#1
Hey fellow UGers who are pretty much awesome, my band Reset Red (check the myspace ) is focusing on songwriting right now and tightening up as a group like many bands who have been around for a little bit. I am the band leader and have mentioned that we should consider gigging with a click track for the drummer (since we have in ear monitors). Our drummer is opposed to it live saying it dosnt allow for the music to breathe. Of course, as a drummer also myself, I know why he says this but I think it would really help us stay tight. Not to mention the fact that we are about to start using studio backing tracks to fill in some of our space noises that we do live/ pads and general ambience and they would need to be synched to a click track.

I like the music to breathe too, i think it is very refreshing and personal that way but I would rather be tight first then play around with it. So, my question is, who here uses a metronome in a live situation, and who uses backing tracks with a full band, and what do you think about it?
#2
if you have in ear monitors would the metronome just be heard through them? because if so then do it, if not then don't, but you should be able to keep in time anyway if your drummers any good. i think he says that because he doesn't think he could stay in time with the click track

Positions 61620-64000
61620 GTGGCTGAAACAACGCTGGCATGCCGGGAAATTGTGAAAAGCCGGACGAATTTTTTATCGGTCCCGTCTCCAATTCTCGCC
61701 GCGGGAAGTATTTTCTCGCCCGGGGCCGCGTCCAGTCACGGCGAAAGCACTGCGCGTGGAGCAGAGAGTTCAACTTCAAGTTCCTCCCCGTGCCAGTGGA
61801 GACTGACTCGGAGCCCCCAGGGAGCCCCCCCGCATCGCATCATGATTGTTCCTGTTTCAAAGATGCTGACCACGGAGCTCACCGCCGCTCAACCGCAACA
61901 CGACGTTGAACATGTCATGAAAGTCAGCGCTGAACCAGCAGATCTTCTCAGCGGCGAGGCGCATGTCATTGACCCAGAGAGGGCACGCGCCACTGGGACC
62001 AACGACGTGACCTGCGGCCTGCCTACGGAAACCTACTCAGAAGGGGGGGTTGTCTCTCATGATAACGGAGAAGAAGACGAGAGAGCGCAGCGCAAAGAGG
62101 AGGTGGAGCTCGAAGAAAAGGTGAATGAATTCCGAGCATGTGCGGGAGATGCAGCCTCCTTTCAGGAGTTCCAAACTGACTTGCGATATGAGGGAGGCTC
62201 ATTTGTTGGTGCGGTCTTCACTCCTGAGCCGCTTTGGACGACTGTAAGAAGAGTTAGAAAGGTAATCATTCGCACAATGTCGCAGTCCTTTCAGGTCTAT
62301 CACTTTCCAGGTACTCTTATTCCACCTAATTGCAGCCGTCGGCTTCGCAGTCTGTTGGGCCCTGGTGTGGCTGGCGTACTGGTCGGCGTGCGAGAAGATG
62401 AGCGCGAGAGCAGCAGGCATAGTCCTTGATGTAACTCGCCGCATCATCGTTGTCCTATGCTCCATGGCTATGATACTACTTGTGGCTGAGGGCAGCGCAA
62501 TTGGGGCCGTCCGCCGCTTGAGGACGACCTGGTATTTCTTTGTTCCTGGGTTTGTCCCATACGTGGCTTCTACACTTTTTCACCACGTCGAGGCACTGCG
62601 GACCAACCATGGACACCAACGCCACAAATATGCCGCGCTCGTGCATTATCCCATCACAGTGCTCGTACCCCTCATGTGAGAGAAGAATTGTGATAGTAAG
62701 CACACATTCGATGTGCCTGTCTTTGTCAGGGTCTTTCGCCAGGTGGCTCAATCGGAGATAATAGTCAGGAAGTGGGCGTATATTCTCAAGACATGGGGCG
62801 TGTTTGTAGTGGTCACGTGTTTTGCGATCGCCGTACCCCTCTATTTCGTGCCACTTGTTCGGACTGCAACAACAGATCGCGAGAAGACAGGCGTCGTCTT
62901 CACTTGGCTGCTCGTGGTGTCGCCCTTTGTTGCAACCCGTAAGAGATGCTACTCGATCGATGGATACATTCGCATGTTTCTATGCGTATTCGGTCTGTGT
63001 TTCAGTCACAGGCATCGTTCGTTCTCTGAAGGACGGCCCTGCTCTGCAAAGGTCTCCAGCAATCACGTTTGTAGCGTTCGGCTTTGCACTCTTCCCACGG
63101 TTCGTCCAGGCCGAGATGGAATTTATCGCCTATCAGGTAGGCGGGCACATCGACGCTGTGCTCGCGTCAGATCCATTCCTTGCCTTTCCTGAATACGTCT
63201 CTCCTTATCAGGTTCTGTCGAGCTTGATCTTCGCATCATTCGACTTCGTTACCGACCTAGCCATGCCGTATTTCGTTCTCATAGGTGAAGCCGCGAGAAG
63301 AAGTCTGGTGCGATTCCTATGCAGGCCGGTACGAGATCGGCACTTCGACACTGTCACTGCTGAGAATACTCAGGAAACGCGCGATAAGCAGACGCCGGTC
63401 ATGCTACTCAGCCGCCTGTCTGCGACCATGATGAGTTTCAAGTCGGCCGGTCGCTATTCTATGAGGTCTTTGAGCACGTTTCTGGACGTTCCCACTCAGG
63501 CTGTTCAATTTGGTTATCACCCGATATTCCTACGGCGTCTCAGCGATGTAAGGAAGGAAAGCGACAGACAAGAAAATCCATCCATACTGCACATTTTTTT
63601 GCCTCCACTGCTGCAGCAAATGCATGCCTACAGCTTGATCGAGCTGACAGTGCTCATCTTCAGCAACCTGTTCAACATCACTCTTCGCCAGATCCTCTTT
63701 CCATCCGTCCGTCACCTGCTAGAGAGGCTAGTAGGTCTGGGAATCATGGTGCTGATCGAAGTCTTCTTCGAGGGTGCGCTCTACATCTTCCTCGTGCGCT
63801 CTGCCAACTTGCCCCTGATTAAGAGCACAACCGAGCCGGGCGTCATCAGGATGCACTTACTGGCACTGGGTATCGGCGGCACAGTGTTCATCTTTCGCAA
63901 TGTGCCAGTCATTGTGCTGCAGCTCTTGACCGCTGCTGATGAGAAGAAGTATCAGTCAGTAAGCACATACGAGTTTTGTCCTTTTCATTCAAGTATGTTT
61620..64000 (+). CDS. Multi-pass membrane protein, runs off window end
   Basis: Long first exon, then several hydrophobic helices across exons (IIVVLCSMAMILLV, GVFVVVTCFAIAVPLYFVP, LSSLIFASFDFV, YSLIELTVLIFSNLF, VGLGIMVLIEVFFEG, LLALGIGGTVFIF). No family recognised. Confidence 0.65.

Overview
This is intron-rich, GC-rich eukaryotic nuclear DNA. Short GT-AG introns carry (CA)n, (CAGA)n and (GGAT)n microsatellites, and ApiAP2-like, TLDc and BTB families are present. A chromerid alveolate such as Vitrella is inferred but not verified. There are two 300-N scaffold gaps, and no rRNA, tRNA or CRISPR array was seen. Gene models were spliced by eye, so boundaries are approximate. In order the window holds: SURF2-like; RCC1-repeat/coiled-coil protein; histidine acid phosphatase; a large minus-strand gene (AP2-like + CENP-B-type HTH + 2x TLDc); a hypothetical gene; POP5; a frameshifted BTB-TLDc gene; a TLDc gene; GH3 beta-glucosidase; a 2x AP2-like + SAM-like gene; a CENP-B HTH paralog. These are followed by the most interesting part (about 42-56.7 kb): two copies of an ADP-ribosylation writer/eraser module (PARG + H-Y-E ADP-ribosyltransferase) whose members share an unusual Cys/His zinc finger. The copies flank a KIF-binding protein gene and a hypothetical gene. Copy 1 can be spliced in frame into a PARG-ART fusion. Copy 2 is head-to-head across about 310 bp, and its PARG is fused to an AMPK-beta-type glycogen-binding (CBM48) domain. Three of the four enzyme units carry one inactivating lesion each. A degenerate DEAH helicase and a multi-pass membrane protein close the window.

hello
#4
you may need one if you are using a backing track live (though I highly recommend against this and suggest a keyboard player or someone running a sampler instead)
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#5
at opc100: yes, the click would only be heard through the in-ears. And no matter how good a drummer is, they are still human and deviate from the time in an unpredictable way, even if it is a very small amount. Normally not a problem until you start using tracks or samples with a set BPM.

at woodsballplayer: yeah thats what I was thinking.

at Kid_Thorazine: Why would you suggest a keyboard player over a track? I have a sampler and use samples that are ambient so they dont need a set beat to them, but if we need specific triggers with a specific time and metered changes, what would you suggest?
#6
well a keyboardist can perform it in real time with the rest of the band, and would be able to improvise and whatnot, but if you have a sampler you could have it so someone in the band (maybe the drummer) or someone backstage (if you have someone who willing to do it) could trigger them in real time, this tends to feel a lot more natural since you aren't working within the time frame of an automated sampler.